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    $\begingroup$ On the wider question of whether everything is explainable, I don't think PDEs rank as very complex. At least they relate to things people know about. Some pure topics would be much harder, as there are several layers of definitions and abstraction. $\endgroup$ – Jessica B Aug 10 '16 at 5:37
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Like Mwiess, I would give an example from social sciences or sports or the like of a function with several inputs. I think this is the critical first idea to get across. After this and only after this, you can get to discussing things like interactions of the factors.

I would NOT start with a saddle point as in one answer. This requires thinking in 3D Cartesian space and puts people's back up who are less mathy. Not saying it is not useful example and would use it in a class (it has value, which is why texts use it all the time). But realize than that even with weak students, you are dealing with people who are in a process of learning and used to these structures. With a layman, would not refer to such a structure at first. If you absolutely have to use a visual, just try something like a topo map or talk about mountains. (But even here, I worry that the reference to a Cartesian system (directions and altitude) will bother some people. But worth a shot. Definitely do that before the saddle point though!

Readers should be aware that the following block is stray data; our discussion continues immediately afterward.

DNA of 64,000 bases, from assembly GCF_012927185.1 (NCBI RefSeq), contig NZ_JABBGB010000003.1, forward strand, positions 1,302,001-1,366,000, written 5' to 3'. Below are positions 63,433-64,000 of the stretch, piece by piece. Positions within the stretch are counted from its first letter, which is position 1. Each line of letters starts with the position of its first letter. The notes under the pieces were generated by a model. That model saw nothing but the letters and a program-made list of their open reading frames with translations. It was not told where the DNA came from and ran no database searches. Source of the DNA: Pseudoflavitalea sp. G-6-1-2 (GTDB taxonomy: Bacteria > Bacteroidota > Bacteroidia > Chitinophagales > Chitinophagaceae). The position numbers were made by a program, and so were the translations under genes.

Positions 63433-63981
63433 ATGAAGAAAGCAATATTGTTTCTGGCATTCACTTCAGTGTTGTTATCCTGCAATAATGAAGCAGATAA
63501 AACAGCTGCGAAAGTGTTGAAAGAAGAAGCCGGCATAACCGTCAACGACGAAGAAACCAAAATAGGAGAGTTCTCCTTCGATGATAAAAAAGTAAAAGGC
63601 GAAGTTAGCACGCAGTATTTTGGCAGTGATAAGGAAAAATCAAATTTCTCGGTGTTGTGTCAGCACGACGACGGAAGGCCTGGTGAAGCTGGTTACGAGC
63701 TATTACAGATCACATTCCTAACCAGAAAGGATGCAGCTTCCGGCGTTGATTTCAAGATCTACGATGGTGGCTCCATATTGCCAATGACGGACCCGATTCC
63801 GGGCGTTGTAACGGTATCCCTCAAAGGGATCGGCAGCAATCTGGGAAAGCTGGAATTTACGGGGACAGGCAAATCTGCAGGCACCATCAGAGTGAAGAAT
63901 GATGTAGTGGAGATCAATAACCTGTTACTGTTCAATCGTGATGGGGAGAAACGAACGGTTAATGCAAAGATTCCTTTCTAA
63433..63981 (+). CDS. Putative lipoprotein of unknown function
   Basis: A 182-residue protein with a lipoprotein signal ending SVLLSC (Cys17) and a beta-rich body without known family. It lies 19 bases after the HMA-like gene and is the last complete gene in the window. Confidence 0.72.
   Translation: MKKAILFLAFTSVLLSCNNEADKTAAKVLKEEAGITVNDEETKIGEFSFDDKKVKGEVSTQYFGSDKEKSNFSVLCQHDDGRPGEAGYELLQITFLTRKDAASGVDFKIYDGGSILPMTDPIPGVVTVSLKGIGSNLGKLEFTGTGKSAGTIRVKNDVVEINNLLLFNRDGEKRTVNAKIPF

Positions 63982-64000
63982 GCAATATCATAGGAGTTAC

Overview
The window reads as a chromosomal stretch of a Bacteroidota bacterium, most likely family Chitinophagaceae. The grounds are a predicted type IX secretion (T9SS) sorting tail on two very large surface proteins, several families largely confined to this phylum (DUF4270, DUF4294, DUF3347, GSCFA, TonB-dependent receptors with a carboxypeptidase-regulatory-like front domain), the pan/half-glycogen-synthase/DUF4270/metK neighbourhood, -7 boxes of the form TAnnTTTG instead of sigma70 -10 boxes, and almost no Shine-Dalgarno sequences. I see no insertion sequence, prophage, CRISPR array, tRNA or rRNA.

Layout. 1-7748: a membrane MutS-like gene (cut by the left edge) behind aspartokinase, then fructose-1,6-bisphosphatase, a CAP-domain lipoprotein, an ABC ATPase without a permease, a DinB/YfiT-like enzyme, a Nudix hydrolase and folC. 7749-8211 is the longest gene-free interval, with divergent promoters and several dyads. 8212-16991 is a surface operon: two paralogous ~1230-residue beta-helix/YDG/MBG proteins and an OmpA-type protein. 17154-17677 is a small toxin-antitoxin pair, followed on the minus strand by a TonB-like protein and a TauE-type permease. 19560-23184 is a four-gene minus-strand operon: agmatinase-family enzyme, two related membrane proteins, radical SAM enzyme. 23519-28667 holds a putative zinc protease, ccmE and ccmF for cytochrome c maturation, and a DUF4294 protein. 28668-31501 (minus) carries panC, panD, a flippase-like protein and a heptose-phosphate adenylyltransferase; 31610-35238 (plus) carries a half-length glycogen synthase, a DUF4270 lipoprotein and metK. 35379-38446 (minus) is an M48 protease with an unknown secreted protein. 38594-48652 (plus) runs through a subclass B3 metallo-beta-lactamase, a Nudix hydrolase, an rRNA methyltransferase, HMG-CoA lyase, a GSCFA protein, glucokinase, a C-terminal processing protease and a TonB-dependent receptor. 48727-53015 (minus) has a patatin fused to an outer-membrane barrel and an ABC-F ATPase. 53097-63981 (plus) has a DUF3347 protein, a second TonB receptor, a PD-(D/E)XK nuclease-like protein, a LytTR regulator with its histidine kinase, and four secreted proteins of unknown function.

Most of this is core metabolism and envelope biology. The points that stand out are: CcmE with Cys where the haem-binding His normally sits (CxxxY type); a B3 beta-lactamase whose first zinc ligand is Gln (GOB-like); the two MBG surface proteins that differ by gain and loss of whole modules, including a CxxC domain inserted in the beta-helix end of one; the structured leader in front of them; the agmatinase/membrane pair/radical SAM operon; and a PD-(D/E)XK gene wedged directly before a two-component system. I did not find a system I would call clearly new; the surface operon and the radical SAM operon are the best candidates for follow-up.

Once, you have gotten into useful discussion of the concept of multivariable functions, you have give the person the most useful insights for daily life. Even though you haven't gotten into the diffyq part of it at all. If the person responds well and you want to carry on further, you could mention that PDEs are a method of going from evidence about how the factors change to try to unravel the equation. If the person knows integral calculus, refer to that. Solving an ODE or PDE is kissing cousins to "going backwards" in integration. Asuming they don't, don't refer to it.

The other thing that is extremely useful for a layman is to give them some context of where PDEs occur in a curriculum and who needs to learn them. (Something that I find lacking at times on Stack.) Mention how it is really part of the "calculus track". That it is like "harder calculus". and comes after 3 semesters of calculus and one of ODEs (just say simple DEs if you want). That it is used by engineers and physicists (and of course mathematicians). But I would emphasize the place in the technical curriculum over the math track...after all look at the numbers of students.